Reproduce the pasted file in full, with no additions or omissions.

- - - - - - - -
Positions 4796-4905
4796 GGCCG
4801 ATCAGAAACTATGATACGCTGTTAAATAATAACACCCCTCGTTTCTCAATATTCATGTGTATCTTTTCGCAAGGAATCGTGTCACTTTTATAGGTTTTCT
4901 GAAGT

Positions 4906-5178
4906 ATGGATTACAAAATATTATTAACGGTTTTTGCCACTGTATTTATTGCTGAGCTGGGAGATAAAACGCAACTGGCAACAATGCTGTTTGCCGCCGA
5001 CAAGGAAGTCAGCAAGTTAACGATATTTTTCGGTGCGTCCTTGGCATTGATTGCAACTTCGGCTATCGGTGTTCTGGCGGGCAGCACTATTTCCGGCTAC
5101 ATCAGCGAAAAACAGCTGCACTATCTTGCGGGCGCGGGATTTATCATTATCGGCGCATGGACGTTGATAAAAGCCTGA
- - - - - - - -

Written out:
Positions 4796-4905
4796 GGCCG
4801 ATCAGAAACTATGATACGCTGTTAAATAATAACACCCCTCGTTTCTCAATATTCATGTGTATCTTTTCGCAAGGAATCGTGTCACTTTTATAGGTTTTCT
4901 GAAGT

Positions 4906-5178
4906 ATGGATTACAAAATATTATTAACGGTTTTTGCCACTGTATTTATTGCTGAGCTGGGAGATAAAACGCAACTGGCAACAATGCTGTTTGCCGCCGA
5001 CAAGGAAGTCAGCAAGTTAACGATATTTTTCGGTGCGTCCTTGGCATTGATTGCAACTTCGGCTATCGGTGTTCTGGCGGGCAGCACTATTTCCGGCTAC
5101 ATCAGCGAAAAACAGCTGCACTATCTTGCGGGCGCGGGATTTATCATTATCGGCGCATGGACGTTGATAAAAGCCTGA